You and everyone you’ve ever known will someday die. According to some psychologists, this uncomfortable truth constantly lurks in the back of our minds and ultimately drives everything we do, from choosing to attend church, eat vegetables and go to the gym to motivating us to have children, write books and create companies.
For healthy people, death usually lurks in the back of our minds, exerting its influence on a subconscious level. “Most of the time, we go through our days unaware, not thinking of our mortality,” says Chris Feudtner, a pediatrician and ethicist at the Children’s Hospital of Philadelphia and the University of Philadelphia. “We cope by focusing on the things more directly in front of us.”
What would happen, though, if the ambiguity surrounding our own demise were taken away? What if we all suddenly were told the exact date and means of our deaths? While this is, of course, impossible, careful consideration of this hypothetical scenario can shed light on our motivations as individuals and societies – and hint at how to best spend our limited time on this Earth.
First, let’s establish what we know about how death shapes behaviour in the real world. In the 1980s, psychologists became interested in how we deal with the potentially overwhelming anxiety and dread that come with the realisation that we are nothing more than “breathing, defecating, self-conscious pieces of meat that can die at any time”, as Sheldon Solomon, a psychology professor at New York’s Skidmore College, puts it.
Terror management theory, the term Solomon and his colleagues coined for their findings, posits that humans embrace culturally constructed beliefs – that the world has meaning, for example, and that our lives have value – in order to fend off what would otherwise be paralysing existential terror.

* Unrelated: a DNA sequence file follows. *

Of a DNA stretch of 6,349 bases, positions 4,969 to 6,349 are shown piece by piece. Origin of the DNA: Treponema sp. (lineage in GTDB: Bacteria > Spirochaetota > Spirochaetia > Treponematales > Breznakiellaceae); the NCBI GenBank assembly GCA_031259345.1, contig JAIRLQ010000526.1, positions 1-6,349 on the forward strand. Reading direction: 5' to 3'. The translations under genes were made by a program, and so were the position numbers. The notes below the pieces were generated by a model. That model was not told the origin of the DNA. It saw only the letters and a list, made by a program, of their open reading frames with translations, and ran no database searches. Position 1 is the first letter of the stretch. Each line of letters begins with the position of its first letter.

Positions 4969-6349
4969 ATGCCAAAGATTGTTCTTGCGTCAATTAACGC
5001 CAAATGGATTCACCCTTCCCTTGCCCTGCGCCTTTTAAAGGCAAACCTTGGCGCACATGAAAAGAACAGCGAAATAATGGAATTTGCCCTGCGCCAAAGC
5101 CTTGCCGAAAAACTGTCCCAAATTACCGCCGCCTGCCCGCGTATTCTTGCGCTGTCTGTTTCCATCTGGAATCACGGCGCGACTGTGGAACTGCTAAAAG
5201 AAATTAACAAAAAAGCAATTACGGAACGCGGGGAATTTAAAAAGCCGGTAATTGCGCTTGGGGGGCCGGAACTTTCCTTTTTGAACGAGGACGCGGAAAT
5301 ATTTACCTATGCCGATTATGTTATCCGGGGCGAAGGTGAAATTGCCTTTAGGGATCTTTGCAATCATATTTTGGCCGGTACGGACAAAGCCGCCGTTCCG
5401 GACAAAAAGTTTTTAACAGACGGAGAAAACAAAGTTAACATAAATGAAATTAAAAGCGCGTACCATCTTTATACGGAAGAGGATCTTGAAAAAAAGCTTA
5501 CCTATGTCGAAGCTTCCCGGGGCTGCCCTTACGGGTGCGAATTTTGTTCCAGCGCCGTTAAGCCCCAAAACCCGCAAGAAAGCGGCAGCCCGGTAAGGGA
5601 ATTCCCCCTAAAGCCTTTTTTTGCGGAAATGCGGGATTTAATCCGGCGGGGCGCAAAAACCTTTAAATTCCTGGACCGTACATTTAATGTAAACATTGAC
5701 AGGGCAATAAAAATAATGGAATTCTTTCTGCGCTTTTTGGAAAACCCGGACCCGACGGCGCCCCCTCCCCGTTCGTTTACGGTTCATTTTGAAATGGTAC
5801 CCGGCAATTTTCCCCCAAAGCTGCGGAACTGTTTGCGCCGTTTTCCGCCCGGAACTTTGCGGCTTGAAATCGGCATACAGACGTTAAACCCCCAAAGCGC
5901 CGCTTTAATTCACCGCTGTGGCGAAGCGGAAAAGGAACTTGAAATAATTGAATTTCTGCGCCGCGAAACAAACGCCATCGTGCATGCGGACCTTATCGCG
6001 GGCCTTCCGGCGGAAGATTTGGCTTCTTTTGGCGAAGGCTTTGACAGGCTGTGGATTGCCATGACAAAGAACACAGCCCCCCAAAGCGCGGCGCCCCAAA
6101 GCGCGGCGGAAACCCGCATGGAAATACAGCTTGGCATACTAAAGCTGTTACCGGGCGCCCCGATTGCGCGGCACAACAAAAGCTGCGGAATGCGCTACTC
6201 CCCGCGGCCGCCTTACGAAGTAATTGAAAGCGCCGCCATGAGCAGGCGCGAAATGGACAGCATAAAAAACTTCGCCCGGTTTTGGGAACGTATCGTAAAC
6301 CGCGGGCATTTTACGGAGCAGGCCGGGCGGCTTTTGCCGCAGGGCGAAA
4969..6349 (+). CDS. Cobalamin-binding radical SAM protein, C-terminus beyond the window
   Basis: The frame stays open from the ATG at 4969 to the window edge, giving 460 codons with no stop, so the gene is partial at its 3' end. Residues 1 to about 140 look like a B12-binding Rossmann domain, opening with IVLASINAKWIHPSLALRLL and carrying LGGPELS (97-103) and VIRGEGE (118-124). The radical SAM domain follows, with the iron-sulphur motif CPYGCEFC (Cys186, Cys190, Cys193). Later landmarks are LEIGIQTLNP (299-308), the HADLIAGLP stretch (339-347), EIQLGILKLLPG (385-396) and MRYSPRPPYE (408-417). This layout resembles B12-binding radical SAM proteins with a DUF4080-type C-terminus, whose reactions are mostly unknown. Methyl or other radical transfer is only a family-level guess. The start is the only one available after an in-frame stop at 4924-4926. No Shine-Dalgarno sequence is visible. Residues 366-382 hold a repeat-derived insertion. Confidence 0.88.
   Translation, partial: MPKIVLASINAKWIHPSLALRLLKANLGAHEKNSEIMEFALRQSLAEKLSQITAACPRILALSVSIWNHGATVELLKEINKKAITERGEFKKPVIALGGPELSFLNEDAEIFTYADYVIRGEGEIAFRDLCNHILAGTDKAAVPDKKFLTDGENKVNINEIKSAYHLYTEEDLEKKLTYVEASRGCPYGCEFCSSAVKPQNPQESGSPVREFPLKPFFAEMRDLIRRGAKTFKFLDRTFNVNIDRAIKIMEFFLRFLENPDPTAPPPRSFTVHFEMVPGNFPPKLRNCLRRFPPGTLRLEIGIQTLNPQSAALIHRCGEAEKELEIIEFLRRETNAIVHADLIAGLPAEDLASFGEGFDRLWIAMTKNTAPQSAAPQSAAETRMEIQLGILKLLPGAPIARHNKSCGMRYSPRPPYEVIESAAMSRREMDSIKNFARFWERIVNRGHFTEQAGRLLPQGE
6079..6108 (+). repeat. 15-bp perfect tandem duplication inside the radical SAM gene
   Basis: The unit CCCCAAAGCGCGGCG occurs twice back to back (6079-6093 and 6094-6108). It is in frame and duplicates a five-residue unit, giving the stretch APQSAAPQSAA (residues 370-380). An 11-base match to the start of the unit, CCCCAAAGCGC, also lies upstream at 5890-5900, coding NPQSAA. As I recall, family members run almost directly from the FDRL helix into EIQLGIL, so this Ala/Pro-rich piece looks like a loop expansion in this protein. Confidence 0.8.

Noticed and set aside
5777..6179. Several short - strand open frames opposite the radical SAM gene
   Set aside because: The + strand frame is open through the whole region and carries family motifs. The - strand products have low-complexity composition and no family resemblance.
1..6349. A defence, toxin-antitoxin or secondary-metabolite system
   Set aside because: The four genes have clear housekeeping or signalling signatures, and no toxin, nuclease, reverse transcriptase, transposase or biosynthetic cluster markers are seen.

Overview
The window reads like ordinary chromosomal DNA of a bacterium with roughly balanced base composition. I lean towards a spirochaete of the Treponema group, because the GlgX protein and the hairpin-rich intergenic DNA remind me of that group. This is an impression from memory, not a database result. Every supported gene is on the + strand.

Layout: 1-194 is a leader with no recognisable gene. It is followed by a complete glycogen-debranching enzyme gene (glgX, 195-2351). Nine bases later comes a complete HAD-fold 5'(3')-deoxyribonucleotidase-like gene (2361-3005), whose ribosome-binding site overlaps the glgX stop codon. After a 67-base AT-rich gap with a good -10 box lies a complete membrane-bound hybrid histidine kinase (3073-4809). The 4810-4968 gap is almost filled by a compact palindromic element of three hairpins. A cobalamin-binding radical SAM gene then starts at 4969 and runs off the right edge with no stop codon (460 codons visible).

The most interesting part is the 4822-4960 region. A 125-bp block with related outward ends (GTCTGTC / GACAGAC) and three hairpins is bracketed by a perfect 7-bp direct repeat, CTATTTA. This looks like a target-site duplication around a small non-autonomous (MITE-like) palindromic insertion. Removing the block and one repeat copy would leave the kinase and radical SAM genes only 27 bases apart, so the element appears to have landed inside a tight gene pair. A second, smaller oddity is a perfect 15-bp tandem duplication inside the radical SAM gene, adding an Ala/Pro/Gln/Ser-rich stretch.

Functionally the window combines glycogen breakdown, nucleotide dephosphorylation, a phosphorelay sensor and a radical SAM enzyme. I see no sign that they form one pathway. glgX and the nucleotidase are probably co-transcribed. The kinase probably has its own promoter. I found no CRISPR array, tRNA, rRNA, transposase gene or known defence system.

In more than 1,000 peer-reviewed experiments, researchers have found that, when reminded that we are going to die, we cling harder to foundational cultural beliefs and strive to boost our sense of self-worth. We also become more defensive of our beliefs and react with hostility to anything that threatens them.
Even very subtle nods at mortality – a 42.8 millisecond flash of the word “death” across a computer screen, a conversation that takes place within sight of a funeral home – are enough to trigger behavioural changes.
What do some of those changes look like? When reminded of death, we treat those who are similar to us in looks, political slant, geographic origin and religious beliefs more favourably. We become more contemptuous and violent towards people who do not share those similarities. We profess a deeper commitment to romantic partners who validate our worldviews. And we are more inclined to vote for heavy-handed charismatic leaders who incite fear of outsiders.
We also become more nihilistic, drinking, smoking, shopping and eating in excess – and we are less concerned about caring for the environment.
Should everyone suddenly learn the date and means of their demise, society could – and likely would – become more racist, xenophobic, violent, war-mongering, self-harming and environmentally destructive than it already is.
This isn’t pre-ordained, however. Researchers like Solomon ultimately hope that, by becoming aware of the expansive negative effects that death anxiety triggers, we might be able to counteract them.
In fact, scientists have already recorded a few examples of people bucking these general trends.
Buddhist monks in South Korea, for example, do not respond this way to reminders of death.